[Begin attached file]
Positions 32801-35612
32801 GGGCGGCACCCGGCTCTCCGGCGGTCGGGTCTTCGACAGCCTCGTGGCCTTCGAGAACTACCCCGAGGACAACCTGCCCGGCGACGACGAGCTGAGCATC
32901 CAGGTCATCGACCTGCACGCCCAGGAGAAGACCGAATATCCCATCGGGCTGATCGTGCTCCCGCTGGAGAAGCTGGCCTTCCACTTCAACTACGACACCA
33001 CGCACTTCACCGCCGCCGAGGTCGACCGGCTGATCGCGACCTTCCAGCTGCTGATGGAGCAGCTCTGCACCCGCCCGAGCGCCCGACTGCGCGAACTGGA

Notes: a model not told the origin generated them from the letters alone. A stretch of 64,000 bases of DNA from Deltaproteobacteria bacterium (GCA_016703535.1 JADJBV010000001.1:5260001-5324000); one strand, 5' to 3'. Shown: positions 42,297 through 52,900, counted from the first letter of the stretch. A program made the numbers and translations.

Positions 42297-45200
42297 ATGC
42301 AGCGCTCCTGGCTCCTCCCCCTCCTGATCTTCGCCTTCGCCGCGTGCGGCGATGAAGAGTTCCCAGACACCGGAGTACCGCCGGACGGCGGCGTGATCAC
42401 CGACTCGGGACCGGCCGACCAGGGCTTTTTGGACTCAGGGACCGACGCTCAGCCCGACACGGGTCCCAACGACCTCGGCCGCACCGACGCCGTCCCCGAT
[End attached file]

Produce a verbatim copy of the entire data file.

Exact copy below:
Positions 32801-35612
32801 GGGCGGCACCCGGCTCTCCGGCGGTCGGGTCTTCGACAGCCTCGTGGCCTTCGAGAACTACCCCGAGGACAACCTGCCCGGCGACGACGAGCTGAGCATC
32901 CAGGTCATCGACCTGCACGCCCAGGAGAAGACCGAATATCCCATCGGGCTGATCGTGCTCCCGCTGGAGAAGCTGGCCTTCCACTTCAACTACGACACCA
33001 CGCACTTCACCGCCGCCGAGGTCGACCGGCTGATCGCGACCTTCCAGCTGCTGATGGAGCAGCTCTGCACCCGCCCGAGCGCCCGACTGCGCGAACTGGA

Notes: a model not told the origin generated them from the letters alone. A stretch of 64,000 bases of DNA from Deltaproteobacteria bacterium (GCA_016703535.1 JADJBV010000001.1:5260001-5324000); one strand, 5' to 3'. Shown: positions 42,297 through 52,900, counted from the first letter of the stretch. A program made the numbers and translations.

Positions 42297-45200
42297 ATGC
42301 AGCGCTCCTGGCTCCTCCCCCTCCTGATCTTCGCCTTCGCCGCGTGCGGCGATGAAGAGTTCCCAGACACCGGAGTACCGCCGGACGGCGGCGTGATCAC
42401 CGACTCGGGACCGGCCGACCAGGGCTTTTTGGACTCAGGGACCGACGCTCAGCCCGACACGGGTCCCAACGACCTCGGCCGCACCGACGCCGTCCCCGAT